TUPELO, Miss. (WTVA) -- Dr. Sarah Grabmiller has plans to practice medicine in Meridian, her hometown.
She is well aware of the need for more physicians across the state.
"Mississippi is so underserved right now. It puts a lot of strain on the physicians going in to be able to care for the patients that are there," Dr. Grabmiller said.
The strain on physicians is a problem Mississippi Governor Phil Bryant is well aware of.
He believes an increase in their numbers is one of a number of steps to strengthen the health of bodies as well as the state's economy.
"Every doctor that goes into a community brings $2 million of economic development impact with them, and the more that we can get physicians into the field, the better our health care will be," Governor Bryant said.
During a stop in Tupelo and two other cities Friday, Governor Bryant shed light on a plan to expand the University of Mississippi School of Medicine and the addition of 1,000 physicians to the state's workforce.
That's a goal that comes with intense competition from other states who may offer more incentives.
"I think a lot more would stay here if there were more incentives. I think adding the number of residency spots will be important. If you can get folks to stay in a certain area for three to five years, it's been shown that they have a lot more chance of staying in the area versus someone going for their residency somewhere else," Dr. Will Darsey said.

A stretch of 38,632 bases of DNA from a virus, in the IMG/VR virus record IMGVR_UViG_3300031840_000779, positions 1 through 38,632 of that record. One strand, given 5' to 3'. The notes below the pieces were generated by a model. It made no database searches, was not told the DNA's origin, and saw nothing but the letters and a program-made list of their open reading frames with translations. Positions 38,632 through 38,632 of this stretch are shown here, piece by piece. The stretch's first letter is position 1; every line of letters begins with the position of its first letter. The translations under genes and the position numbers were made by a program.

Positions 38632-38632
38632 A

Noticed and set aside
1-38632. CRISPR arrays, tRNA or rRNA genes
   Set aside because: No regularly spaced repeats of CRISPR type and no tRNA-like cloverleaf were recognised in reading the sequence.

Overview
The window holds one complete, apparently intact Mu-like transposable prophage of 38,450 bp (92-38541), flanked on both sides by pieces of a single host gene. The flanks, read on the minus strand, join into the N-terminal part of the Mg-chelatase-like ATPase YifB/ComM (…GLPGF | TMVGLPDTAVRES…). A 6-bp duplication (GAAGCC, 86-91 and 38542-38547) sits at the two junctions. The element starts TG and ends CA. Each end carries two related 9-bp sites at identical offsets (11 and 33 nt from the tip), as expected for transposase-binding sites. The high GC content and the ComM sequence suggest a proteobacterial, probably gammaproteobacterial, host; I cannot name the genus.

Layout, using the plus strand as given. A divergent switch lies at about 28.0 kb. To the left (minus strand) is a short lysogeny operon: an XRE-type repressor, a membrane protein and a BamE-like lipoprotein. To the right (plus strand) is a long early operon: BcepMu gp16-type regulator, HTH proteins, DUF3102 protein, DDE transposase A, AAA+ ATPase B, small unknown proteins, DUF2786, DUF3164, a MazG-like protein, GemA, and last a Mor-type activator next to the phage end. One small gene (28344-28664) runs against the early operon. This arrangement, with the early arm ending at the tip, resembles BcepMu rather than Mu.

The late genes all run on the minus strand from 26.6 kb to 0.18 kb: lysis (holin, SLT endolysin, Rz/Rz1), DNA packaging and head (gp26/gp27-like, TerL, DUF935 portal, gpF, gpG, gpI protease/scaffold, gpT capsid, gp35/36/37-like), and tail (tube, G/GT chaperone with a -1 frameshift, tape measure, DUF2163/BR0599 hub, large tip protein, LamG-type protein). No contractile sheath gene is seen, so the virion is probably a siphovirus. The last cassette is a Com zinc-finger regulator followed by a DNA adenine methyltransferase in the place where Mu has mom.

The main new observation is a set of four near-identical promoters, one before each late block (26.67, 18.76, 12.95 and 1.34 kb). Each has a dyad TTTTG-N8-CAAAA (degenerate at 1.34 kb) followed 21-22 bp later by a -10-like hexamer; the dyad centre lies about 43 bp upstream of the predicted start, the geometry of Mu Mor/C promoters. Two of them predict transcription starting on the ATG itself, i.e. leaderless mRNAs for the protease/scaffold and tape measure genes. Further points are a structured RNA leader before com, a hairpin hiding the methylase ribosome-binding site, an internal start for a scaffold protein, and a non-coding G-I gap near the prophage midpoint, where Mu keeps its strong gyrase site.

Dr. Brad Ramsey says incentives get a doctor's attention, especially with the volume of debt they face when entering the workforce.
"It could be in excess of $200,000. I think that's the biggest burden on young physicians because they're finishing residency and going out into their own practices having that kind of loom over them," Dr. Ramsey said.
Well known Tupelo physician Dr. Edward Hill says there is a critical need for more family practice doctors.
"If you compare them to other people in the medical field, especially specialists, their lifestyles if they go to a rural area are probably not as good. So that's got to be rebuilt, and we've got to re-energize these rural areas," Dr. Hill said.
"If you go to that area, we're gonna reduce your state income taxes so that you might be able to be a small business person and at least enjoy a lifestyle with a physician in a rural area, which won't be anything near some of their higher-paid counterparts, but they want to deliver that rural health care. Many of them believe that's their mission," Governor Bryant added.
Governor Bryant says a successful health care industry in the state will create jobs and build economic stability.